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ABOUT NELSON: Kootenay Co-op Radio is not your average station

Donna Macdonald writes about the public effort to create KCR
Kootenay Co-op Radio manager Ed Zych (top left) speaks to volunteers Hannah DeBoer-Smith, Paul Orlowski and Rav Binning in one of the station’s studios. Photo: Submitted

by Donna Macdonald

As I back my electric car out of my carport, I’m surrounded by a cacophony of beeps and bongs warning of impending disasters, like a collision with a branch. When I finally clear the obstacles and my car relaxes, then I get to hear what I want: Kootenay Co-op Radio.

For 25 years, KCR has surprised and educated me. I’ve experienced music – classical and country, folk and funk, women’s and world, blues and bluegrass. I’ve heard about politics and news (local and global), environmental issues and history, and I even had cooking lessons. I may not love every show, but I love that they exist.

For a couple stretches, I was one of the hosts of the morning show, Nelson Before Nine, now Kootenay Morning. I remember dark winter mornings, driving down the hill, praying the station’s door would unlock, that my tech would be there, and that my carefully scheduled guests would show up or answer their phone.

Once safely behind the mic, with all systems go, I could breathe. I had the honour of interviewing notable Canadians like Stephen Lewis and Maude Barlow, and a Palestinian doctor who’d lost his family in a bomb attack. And of course I chatted with articulate and passionate locals.

I’m only one of hundreds, if not thousands, of people who’ve taken the opportunity to be on air at KCR. This station is so much more than a playlist of headlines and music – it’s a community-building medium, an opportunity to connect with neighbours, a place for all voices. It’s independent, responsible to its members as a co-operative. And you don’t need a degree in broadcasting to be part of it.

KCR began at a meeting in the basement of the big house at the foot of Baker Street in 1996. Many people there didn’t know each other but they bonded around the vision of a vibrant community radio station. Nobody knew exactly how to make that happen, but they each knew something about something, like how to make KCR’s first antenna by soldering together some bicycle spokes.

This group of innovators, with support from Vancouver Co-op Radio, figured out what had to be done and had a good time (usually) doing it. In 1998 they incorporated as a non-profit co-op.

In 2000 KCR finally got their permanent broadcast license from the CRTC. But before that, the station hosted some special broadcasts to keep the momentum going and build community support. The first was in February 1999, a 28-day special event broadcast. By day their location was a radio station; by night it was the Avalon Nightclub at the Savoy Hotel. Another broadcast, at a vacant storefront, was memorable because, in an attempt to bridge the deep sports-arts divide at that time, a table-top hockey game was brought in and games were broadcast with someone calling the plays.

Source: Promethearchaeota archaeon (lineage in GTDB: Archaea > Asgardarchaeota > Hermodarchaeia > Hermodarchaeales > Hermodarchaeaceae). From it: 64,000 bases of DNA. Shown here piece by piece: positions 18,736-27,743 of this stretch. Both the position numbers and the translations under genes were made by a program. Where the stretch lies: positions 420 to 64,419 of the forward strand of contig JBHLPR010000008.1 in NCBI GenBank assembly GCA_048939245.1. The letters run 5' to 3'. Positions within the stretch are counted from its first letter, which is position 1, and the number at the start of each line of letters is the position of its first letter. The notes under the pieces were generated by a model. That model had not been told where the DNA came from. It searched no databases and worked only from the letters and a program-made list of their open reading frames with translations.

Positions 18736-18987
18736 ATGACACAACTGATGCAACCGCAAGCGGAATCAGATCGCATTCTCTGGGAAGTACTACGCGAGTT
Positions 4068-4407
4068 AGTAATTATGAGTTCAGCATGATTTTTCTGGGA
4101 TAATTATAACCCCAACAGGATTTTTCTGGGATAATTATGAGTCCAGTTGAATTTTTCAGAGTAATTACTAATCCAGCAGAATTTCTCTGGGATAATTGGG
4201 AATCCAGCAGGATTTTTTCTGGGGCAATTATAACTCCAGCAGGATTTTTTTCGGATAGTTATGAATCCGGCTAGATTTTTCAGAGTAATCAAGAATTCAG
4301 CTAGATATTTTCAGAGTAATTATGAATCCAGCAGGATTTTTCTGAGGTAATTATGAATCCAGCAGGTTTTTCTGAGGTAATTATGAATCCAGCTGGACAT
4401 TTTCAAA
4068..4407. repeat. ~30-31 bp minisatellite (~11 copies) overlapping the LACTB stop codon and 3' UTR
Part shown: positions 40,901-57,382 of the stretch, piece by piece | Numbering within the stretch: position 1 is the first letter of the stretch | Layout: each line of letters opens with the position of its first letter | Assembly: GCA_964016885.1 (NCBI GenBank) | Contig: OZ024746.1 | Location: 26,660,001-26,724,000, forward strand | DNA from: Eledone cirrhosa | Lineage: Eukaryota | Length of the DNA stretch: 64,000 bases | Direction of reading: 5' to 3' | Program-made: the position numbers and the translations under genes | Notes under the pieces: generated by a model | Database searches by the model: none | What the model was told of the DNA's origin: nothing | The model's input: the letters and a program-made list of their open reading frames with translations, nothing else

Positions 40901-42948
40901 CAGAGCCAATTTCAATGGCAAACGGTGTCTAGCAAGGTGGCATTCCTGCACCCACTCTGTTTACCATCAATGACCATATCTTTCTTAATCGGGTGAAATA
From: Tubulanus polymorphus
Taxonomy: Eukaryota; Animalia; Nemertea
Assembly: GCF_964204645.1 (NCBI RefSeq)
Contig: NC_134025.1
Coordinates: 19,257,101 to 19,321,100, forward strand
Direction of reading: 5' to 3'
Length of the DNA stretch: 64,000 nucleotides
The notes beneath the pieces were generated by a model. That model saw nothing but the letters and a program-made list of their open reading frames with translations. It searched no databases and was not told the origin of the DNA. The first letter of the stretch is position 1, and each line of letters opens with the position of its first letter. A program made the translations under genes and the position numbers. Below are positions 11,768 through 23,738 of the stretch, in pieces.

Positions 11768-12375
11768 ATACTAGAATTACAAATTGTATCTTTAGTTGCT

The station moved several times until KCR bought the building on Hall Street in 2006. They negotiated an affordable price, and the Friends of KCR came together to loan the co-op the money. Naturally the low price came with the need for significant work on the building (from foundation to roof, wiring to plumbing). People generously volunteered and donated materials. Home at last.

As time goes by, KCR keeps re-inventing itself as a community builder. It gains its financial resilience from business sponsorships, memberships and grants. That all takes work, but it’s about more than money. It’s about building partnerships and friendships. Likewise, events like KCR’s summer block parties and polar bear swims are an invitation to come on out and greet your neighbours.

KCR’s unique programming can now be heard throughout most of the West Kootenay. More than 70 local programs and another dozen syndicated shows bring dynamic conversations and varied music to us. It’s like listening to friends or family (and sometimes it literally is).

It’s been a remarkable journey to KCR’s 25th anniversary and there’ll be celebratory events this fall. Meantime, tune in to 93.5 FM in Nelson, and discover what community radio is about. Be grateful for all the heads, hands and hearts that created KCR, and the many who continue to tend it.

Donna Macdonald has lived in Nelson since 1972, and is the author of Surviving City Hall, a memoir of her 19 years on Nelson City Council. Her column appears monthly.